The site offers tracking of individual properties’ listing histories, including how long it has been for sale and at what prices. When searching for homes at the site, Redfin users can choose whether to include or exclude properties in which the seller is facing foreclosure, for example, and they can search specifically for properties with recent price reductions. The site does not require registration to access these functions.
Users can now also choose to view lists of for-sale waterfront or townhouse properties, properties with parking spaces or covered garages, and to view the most popular listings in a given neighborhood among the site’s users. Users can also jot, store and access online notes about individual property listings. The company has added multi-family buildings and vacant land to its inventory of for-sale properties, which already includes multiple listing service-listed homes, for-sale-by-owner homes and bank-owned homes.
In addition to the hire of field agents, Redfin officials report that the company is looking to bring aboard a quality assurance manager, a San Francisco Bay Area market manager, and a Long Island broker.
None of the openings was created as a result of last month’s layoffs, Kelman said, and at least one of the positions may be filled from within the company. Redfin had previously announced plans to expand into the Long Island market, he noted.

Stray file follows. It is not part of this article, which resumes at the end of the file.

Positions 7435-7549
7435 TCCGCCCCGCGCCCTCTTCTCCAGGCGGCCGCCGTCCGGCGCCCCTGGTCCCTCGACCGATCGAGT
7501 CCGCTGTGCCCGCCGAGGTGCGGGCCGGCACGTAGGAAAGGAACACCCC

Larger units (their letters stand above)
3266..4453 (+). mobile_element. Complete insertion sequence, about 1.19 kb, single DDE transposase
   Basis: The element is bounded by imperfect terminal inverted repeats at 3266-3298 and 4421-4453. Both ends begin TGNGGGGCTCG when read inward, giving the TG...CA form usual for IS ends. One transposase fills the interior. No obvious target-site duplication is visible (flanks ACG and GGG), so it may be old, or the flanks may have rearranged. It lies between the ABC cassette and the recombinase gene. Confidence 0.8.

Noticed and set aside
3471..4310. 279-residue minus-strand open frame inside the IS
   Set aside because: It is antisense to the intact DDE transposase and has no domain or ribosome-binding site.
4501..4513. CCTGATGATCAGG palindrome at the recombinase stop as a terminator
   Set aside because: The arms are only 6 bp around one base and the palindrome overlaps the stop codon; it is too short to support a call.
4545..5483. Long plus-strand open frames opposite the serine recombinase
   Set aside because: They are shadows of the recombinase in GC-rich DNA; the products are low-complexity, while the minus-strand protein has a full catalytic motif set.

Redfin officials are changing the focus of the company’s Sweet Digs blogs from reviews of for-sale properties to discussions of market conditions based on the company’s internal data.
The blogs, which cover the Boston, Chicago, Los Angeles, Orange County, San Diego, San Francisco, Seattle and Washington D.C. markets, will "focus on what Redfin does best: hard data, delivered in a freakishly compelling way," Kelman promised in a note to readers.
The more analytical blog posts will include insight based on Redfin’s broker-only data on transaction volume, median price and inventory trends, plus sale-to-list ratios, price-drop data by neighborhood, and trends in search traffic patterns.
After Redfin launched the first Sweet Digs blog at the end of 2006 in Seattle, the local multiple listing service, Northwest MLS, fined the company $50,000 for allegedly violating an MLS rule against advertising other brokers’ listings (see story).
In announcing the new focus for the Sweet Digs blogs, Kelman said that as a broker and an MLS member, Redfin was "not in an ideal position to be objective about other brokers’ properties."
Based in Seattle, Redfin has operations in the Boston, Chicago, Washington, D.C., Baltimore, San Francisco and Southern California areas.
Inman News reporter Matt Carter contributed to this article.